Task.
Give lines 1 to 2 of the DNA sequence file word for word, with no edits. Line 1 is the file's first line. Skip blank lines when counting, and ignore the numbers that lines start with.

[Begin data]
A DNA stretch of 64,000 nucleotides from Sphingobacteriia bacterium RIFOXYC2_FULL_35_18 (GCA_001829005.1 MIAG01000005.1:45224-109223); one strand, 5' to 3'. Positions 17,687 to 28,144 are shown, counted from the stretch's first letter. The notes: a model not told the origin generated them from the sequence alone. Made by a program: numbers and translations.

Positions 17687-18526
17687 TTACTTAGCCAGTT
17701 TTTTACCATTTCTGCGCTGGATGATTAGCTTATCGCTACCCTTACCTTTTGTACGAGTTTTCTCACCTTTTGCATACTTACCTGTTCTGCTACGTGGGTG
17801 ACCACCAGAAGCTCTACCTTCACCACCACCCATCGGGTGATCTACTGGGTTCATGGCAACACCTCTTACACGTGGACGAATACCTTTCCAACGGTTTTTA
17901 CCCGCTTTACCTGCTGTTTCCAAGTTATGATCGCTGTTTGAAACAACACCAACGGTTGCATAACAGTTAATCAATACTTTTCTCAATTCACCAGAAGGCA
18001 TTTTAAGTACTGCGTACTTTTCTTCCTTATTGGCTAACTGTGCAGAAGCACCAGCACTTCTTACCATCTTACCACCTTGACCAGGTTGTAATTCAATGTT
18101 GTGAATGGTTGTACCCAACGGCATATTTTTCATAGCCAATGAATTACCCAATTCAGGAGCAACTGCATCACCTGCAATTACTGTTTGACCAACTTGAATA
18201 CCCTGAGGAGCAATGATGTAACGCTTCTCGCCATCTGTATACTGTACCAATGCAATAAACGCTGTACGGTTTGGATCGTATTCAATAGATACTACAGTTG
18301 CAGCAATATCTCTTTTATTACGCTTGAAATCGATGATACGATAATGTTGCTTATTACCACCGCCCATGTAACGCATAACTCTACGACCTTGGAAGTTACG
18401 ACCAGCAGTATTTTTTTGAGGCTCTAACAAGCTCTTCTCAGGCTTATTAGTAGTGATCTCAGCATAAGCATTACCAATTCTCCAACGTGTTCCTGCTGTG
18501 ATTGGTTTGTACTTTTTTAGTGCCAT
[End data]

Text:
A DNA stretch of 64,000 nucleotides from Sphingobacteriia bacterium RIFOXYC2_FULL_35_18 (GCA_001829005.1 MIAG01000005.1:45224-109223); one strand, 5' to 3'. Positions 17,687 to 28,144 are shown, counted from the stretch's first letter. The notes: a model not told the origin generated them from the sequence alone. Made by a program: numbers and translations.

Positions 17687-18526